Home at last after nearly three weeks away in places where mining is flourishing. Too much going out delayed blogging. Here is one piece of advice I got while working and partying. It pertains to control of dust on mines.
There are many patented products out there to spread on loose soil in an attempt to control dust. This piece of insight came from a farmer, not a miner, and not a product salesman. It is implemented with success on a tailings facility in Nambia where the wind blows over 100 kilometers an hour.
The idea is to stop the first sand grain being picked up. For if you can do that, you stop the first grain from dislodging two more, that in turn dislodge four more, and so on in exponential growth to a full-blown dust storm. To stop the first grain of sand, put waste rock on the leading edge of the pile, the sandy area, or the windward edge of the dust-prone deposit. And put some waste rock on the downwind edge of the same dust-creating area. Seems this is very effective.
If this does not entirely cure the issue, doze down a series of windrows. Take any old handy mine machine and let the operator gouge depressions about 300-mm deep into the flat area; thereby create small piles of soil downwind of the depression; and do this every three or four meters. Apparently the rule of thumb is that depressions at ten to twelve times the depth of the depression works best.
If you have tried and succeeded with this approach let us know. If you have other equally cost-effective approaches, let us know. Thanks.
Here is more on htis topic:
- I am a tailings engineer who works as a consultant to the mining industry.
- The first thing to recognise is that that dusting is really a function of particle size. Fine, colloidal dust of a respirable size will travel large distances once mobilised. Larger grains move by bouncing or saltating over the surface.
- In 1990 I was working with a mining company in the desert of Namibia who have a tailings storage facility of about 700 ha and who were experiencing dust issues during the windy months. They had been battling this issue for many years putting up fences, windbreaks, scrap fishing nets, old haul truck tyres even rock at the down-wind edges of the tailings facility to try and stop the dust leaving the facility.
- I read a paper by R A Bagnold published in 1954* and learned about stopping the first grain of dust as this leads to an exponential growth in the number of saltating grains when each grain itself displaces two or more grains each time it bounces back on the surface.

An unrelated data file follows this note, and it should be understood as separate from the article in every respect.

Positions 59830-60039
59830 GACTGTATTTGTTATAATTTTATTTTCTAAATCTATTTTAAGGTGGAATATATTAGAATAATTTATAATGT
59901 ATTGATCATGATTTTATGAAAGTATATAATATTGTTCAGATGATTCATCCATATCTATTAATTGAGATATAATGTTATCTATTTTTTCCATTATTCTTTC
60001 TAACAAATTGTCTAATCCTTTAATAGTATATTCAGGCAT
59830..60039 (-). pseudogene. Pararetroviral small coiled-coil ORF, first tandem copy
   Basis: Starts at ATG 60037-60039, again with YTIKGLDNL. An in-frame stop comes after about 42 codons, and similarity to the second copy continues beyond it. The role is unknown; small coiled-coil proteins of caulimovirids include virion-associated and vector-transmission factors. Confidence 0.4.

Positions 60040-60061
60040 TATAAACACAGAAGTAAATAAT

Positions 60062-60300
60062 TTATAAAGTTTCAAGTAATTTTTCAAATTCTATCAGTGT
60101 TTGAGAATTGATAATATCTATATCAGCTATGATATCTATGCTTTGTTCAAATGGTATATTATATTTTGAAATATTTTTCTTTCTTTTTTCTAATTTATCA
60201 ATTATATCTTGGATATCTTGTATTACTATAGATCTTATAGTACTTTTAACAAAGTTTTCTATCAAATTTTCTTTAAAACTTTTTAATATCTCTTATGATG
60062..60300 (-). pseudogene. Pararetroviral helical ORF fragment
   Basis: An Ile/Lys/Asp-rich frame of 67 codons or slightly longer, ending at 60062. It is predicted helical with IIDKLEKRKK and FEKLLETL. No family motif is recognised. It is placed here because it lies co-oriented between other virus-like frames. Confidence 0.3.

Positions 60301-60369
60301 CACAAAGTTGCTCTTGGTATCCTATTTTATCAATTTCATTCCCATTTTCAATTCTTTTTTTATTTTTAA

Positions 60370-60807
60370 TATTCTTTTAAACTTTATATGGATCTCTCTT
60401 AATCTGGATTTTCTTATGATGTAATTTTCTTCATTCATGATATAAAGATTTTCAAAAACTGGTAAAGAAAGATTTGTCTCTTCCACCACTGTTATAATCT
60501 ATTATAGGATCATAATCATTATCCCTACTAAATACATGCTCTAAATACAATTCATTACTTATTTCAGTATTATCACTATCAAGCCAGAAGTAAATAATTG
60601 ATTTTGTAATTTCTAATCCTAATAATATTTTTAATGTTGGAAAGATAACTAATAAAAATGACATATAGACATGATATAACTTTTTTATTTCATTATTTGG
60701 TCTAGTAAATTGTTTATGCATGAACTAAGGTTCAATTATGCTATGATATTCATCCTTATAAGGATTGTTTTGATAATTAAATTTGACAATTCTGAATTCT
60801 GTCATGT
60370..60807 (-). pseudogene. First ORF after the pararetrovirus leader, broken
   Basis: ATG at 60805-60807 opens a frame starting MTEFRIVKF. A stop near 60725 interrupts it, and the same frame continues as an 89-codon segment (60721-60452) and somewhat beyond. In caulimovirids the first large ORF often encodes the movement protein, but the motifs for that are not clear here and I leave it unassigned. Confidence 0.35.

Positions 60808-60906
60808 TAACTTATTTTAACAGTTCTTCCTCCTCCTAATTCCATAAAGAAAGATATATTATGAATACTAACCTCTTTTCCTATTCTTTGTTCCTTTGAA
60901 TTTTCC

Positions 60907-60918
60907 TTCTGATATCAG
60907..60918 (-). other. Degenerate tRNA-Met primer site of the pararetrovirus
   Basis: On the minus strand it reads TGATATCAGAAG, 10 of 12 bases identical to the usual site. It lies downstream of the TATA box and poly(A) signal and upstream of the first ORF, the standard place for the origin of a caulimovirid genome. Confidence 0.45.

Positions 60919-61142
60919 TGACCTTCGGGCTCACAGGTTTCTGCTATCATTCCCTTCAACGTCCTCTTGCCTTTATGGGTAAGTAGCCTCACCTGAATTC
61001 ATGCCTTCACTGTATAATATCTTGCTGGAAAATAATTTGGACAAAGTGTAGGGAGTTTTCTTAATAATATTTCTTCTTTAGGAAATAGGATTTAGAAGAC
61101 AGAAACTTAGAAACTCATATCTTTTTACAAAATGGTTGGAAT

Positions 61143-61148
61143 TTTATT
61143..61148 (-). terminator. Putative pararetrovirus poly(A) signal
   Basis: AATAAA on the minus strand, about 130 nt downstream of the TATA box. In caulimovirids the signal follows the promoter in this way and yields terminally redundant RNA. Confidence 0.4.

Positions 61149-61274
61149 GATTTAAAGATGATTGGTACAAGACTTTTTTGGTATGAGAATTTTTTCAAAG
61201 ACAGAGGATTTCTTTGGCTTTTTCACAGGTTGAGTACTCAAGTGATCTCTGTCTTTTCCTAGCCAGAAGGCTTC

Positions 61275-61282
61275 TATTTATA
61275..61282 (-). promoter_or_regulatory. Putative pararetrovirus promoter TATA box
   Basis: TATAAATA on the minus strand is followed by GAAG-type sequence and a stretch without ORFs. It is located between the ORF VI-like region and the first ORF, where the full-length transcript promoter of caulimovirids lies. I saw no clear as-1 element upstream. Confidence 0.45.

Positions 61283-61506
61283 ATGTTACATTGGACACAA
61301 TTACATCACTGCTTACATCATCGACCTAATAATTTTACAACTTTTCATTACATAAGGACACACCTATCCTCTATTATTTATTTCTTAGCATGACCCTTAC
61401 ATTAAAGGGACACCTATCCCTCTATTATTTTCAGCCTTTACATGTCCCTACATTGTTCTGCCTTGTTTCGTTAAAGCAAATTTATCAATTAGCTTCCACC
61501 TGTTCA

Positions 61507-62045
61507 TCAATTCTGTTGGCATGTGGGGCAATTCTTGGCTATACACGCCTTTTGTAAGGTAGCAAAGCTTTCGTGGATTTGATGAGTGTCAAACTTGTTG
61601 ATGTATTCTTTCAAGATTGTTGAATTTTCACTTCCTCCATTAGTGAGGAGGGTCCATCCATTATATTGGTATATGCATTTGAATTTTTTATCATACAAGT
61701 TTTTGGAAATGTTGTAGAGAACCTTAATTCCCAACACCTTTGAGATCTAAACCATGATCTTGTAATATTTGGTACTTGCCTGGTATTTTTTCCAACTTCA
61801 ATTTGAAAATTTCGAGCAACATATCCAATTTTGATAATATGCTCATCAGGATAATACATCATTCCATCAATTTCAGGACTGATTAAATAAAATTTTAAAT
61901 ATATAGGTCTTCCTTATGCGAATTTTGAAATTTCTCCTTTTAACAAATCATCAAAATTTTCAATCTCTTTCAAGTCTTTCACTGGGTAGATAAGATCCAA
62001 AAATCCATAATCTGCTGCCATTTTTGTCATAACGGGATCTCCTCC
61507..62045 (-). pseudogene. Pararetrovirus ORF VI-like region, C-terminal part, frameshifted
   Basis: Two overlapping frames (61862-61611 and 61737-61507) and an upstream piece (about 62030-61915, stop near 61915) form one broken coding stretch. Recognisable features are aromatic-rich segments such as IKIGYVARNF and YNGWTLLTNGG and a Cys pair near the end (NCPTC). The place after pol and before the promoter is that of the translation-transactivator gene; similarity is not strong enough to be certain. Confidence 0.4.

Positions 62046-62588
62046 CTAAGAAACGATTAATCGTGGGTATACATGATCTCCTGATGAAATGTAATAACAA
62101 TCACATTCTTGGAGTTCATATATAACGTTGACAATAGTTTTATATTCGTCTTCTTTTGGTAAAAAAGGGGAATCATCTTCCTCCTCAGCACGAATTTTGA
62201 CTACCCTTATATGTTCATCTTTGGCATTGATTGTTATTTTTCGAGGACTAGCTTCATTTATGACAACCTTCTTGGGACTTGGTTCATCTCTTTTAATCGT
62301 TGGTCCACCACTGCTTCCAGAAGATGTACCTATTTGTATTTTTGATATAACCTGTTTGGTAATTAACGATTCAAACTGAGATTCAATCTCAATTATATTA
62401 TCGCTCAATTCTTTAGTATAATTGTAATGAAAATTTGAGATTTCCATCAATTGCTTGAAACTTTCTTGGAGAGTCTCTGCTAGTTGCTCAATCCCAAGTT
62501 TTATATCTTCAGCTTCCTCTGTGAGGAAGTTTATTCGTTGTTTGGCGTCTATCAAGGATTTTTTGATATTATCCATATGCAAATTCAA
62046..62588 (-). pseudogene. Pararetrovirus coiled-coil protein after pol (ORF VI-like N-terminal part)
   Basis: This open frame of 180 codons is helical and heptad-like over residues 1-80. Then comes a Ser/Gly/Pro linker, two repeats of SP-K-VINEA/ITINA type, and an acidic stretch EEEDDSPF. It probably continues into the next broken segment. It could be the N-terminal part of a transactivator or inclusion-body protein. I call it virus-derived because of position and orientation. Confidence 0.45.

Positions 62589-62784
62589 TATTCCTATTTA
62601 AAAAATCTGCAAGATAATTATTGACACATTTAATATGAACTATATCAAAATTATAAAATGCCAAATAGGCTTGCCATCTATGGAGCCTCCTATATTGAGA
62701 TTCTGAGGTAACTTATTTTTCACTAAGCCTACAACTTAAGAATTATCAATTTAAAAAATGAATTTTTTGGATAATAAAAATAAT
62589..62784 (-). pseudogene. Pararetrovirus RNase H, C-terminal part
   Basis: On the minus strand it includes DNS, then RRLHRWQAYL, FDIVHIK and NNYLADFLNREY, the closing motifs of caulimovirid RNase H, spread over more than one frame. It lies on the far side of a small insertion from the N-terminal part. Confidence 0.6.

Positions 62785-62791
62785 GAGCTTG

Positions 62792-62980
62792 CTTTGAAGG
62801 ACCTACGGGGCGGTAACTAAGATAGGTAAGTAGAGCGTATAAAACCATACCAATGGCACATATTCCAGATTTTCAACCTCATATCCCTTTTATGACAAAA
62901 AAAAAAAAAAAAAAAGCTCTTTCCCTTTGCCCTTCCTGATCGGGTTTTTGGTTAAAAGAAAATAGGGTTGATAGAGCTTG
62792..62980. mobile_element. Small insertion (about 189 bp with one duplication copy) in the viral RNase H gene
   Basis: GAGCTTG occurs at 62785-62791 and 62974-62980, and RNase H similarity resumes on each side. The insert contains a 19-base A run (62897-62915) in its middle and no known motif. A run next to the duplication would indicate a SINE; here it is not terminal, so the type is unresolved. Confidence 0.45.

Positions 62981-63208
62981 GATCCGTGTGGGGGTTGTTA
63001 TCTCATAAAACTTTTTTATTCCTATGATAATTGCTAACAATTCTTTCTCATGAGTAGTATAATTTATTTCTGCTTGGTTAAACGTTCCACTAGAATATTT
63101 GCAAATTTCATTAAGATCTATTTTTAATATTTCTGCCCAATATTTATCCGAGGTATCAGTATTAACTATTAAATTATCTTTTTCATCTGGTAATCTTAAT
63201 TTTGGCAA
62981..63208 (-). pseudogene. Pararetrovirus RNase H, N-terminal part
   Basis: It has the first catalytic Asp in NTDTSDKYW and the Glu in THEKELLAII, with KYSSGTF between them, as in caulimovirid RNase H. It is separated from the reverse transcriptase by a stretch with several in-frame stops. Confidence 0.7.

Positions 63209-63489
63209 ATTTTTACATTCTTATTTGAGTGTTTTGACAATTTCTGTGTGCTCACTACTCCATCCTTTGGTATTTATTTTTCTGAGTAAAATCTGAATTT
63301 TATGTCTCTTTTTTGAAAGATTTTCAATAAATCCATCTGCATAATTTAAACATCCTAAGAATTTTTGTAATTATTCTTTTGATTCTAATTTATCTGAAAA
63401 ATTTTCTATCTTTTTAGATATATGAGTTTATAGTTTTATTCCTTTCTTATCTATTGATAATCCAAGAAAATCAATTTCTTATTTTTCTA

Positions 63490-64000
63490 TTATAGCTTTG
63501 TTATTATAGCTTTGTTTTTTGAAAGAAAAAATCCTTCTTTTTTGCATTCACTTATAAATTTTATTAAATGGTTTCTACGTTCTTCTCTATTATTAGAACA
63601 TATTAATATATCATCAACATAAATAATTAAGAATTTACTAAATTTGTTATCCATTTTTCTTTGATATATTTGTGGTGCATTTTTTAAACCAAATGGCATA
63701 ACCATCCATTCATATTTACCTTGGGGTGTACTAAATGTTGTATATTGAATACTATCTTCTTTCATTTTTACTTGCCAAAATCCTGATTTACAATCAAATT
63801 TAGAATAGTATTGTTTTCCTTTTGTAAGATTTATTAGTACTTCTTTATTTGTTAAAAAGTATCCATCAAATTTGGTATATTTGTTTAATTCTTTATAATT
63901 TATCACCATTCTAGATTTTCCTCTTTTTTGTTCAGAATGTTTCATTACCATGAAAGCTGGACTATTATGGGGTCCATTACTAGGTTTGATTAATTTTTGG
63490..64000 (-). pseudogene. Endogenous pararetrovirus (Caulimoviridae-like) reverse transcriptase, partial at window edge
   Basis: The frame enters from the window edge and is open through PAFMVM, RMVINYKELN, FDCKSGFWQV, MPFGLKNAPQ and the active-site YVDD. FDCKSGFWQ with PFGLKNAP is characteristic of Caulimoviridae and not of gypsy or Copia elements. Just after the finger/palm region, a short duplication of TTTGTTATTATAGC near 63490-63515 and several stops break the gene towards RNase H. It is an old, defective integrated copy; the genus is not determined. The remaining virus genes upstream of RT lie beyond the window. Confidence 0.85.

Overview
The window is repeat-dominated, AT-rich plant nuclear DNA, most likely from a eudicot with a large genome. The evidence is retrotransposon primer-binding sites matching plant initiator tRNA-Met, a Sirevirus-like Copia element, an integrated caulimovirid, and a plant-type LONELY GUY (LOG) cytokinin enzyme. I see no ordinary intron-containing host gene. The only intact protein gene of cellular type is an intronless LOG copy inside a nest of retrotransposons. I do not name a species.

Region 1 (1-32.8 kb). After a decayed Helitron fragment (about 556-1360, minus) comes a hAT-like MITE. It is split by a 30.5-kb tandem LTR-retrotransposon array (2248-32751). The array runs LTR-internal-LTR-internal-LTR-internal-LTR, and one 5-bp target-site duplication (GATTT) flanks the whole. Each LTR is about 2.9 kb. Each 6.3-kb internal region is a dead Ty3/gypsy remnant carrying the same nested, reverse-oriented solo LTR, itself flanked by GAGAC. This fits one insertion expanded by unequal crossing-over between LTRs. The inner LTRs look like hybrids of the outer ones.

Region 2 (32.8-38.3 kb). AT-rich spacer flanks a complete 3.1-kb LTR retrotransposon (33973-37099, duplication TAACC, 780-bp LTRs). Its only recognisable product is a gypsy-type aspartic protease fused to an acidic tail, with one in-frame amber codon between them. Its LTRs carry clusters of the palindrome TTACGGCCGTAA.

- I recommended to the mine that they should place rockfill at the leading (up-wind) edge of the facility. This was done and the principle of stopping the first grain showed merit straight away.
- Moreover, since the top surface of the facility stepped I recommended and had implemented the application of rockfill on all windward and most leeward crests. The zones where rock was placed worked to great effect and are still in place today and are effective.
- At about that time one of the foremen on the mine responsible for tailings management read in weekly farmers magazine that windrows were very effective in controlling dust. The suggestion apparently was to plough the lands as the ridges serve to reduce dust. The engineering principle for this is that there is a phenomenon known as the boundary layer which is a zone just above the surface where the wind velocity is lower due to frictional drag with the surface (the very thing that lifts the particles in the first place). If, however, this boundary layer can be thickened there will be less velocity available to lift the saltating grains.
- The foreman concerned set up a trial where he used an ordinary road grader to grade up 300mm windrows perpendicular to the wind direction and spaced these a grader-blade width apart. This worked a treat.
- The performance was further enhanced by using an organic grain fixing agent which is a by-product from paper manufacturing. At first it was thought that the fixing agent was the primary cause of the very significant reduction in dusting but over the years re-application of this agent has been stopped as it has been found that the windrows without fixing agent are just as effective. These windrows have been in place for more than 20 years and are still in very good condition.
- In 2000 the environmental personnel on the mine decided they needed more science. So Professor G E Blight from the University of the Witwatersrand in Johannesburg was retained to provide advice and do some field measurements. Now Prof Blight is probably the real person you should have on your radio. Anyway he had a PhD student who did wind velocity measurements over the facility and found that wind velocities at the sharp crests of the paddocks increased. In the case of windward crests the issue is the higher velocity at the leading edge caused by the fact that the wind has to move over the crest.. In the case of leeward crests there is a drop in velocity as the wind leaves the crest and this causes suction and at high enough wind velocities this suction is enough to mobilise the grains. Prof Blight and the student published a paper on this and I attach it for your interest.
- This tied in very well with our observations of the performance of crests covered with rock – there were a few leeward crests that were not covered in 1990 and these eroded very badly over the years.
- The PhD student also took samples of the tails back to the lab and conducted wind tunnel tests on a range of windrow geometries and spacing. He found that the optimum was when the distance between the windrows is about 10 to 12 times the height of the windrows.
- As it turned out back in 1990 when grading up the windrows the spacing between the windrows was about 10 ie 300mm every 3m. Quite fortuitous.